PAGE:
With the increase in the number of people returning to work and learners and students returning to institutions of learning, long distance public transport crossing Provincial, Metropolitan or District boundaries is permitted to operate. The condition for such operation is that public transport vehicles are only permitted to transport persons permitted to travel between Provinces in terms of the Regulations.

Such travel is only restricted to:

  1. Persons undertaking work responsibilities or performing a service permitted under Alert Level 3, provided they are in possession of the requisite permit.

  2. Persons moving to a new place of residence;

  3. Persons caring for an immediate family member;

  4. Learners or students who have to commute to and from those schools or institutions of higher learning during periods when those schools or institutions are permitted to operate.

  5. Attendance of funerals;

  6. Transportation of mortal remains;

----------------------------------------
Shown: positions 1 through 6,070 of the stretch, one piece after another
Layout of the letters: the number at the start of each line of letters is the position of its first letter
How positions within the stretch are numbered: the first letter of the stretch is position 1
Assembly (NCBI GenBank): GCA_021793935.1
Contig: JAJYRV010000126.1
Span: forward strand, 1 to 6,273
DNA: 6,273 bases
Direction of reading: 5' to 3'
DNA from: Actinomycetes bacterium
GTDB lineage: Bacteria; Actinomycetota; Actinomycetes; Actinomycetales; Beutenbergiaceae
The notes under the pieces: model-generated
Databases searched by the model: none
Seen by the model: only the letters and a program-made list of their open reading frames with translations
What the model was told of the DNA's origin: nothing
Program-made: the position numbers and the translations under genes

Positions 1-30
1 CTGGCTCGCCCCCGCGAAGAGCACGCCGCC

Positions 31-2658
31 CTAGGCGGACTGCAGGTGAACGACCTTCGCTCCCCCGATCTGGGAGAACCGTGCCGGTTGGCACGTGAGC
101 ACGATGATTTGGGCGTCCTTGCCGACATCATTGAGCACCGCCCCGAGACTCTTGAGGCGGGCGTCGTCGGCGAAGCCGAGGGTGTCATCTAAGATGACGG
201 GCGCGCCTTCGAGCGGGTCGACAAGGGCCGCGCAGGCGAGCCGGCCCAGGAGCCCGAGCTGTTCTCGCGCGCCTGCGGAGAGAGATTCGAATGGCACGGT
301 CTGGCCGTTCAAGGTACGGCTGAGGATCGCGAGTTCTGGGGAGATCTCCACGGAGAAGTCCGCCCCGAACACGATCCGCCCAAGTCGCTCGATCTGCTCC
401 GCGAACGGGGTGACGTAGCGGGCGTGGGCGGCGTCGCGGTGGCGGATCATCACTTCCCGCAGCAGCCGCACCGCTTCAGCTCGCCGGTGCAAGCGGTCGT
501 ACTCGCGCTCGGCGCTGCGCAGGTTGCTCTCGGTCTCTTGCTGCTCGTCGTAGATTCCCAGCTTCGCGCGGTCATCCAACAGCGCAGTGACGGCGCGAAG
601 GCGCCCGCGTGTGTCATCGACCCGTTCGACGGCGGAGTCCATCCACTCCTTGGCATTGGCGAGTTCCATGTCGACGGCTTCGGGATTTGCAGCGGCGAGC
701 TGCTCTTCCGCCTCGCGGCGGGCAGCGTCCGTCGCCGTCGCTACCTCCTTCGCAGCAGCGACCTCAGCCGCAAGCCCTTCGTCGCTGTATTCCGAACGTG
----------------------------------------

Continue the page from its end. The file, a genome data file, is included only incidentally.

7. Obtaining medical treatment;

  8. Persons returning to their place of residence from a quarantine or isolation facility;

  9. Movement of children; and

  10. Members of Parliament performing oversight responsibilities.

The time restrictions on all road-based public transport modes are lifted. Public transport will now be allowed to operate throughout the day.

However, capacity restrictions remain:

  1. Minibus-taxis remain at 70% loading capacity

  2. Buses must adhere to a maximum loading capacity of 50%, taking due regard of standing passengers

  3. eHailing and Metred Taxis remain at 50% loading capacity

  4. Shuttle, Chauffeur and Charter services remain at 50% loading capacity

Licence centres

All Drivers' Licence Testing Centres (DLTCs), Vehicle Testing Centres (VTCs) and Provincial Regulatory Entities (PREs) will resume their operations on 1 June 2020, subject to strict application of health norms and standards and their ability to pass the assessment on their state of readiness test conducted by the Road Traffic Management Corporation (RTMC).

We remain guided by the Risk-adjusted approach of government and have taken a cautious approach to the measures easing the lockdown effects on transport. We will further continue with our engagement with the stakeholders within the transport sector to find solutions to the difficult task at hand of balancing the competing interests and preservation of lives and supporting livelihoods.


For more news your way, download The Citizen's app for iOS and Android.

Citizen reporter – Citizen

The post Full planes allowed but not full taxis: Mbalula lays down the new laws of level 3 travel appeared first on Citizen.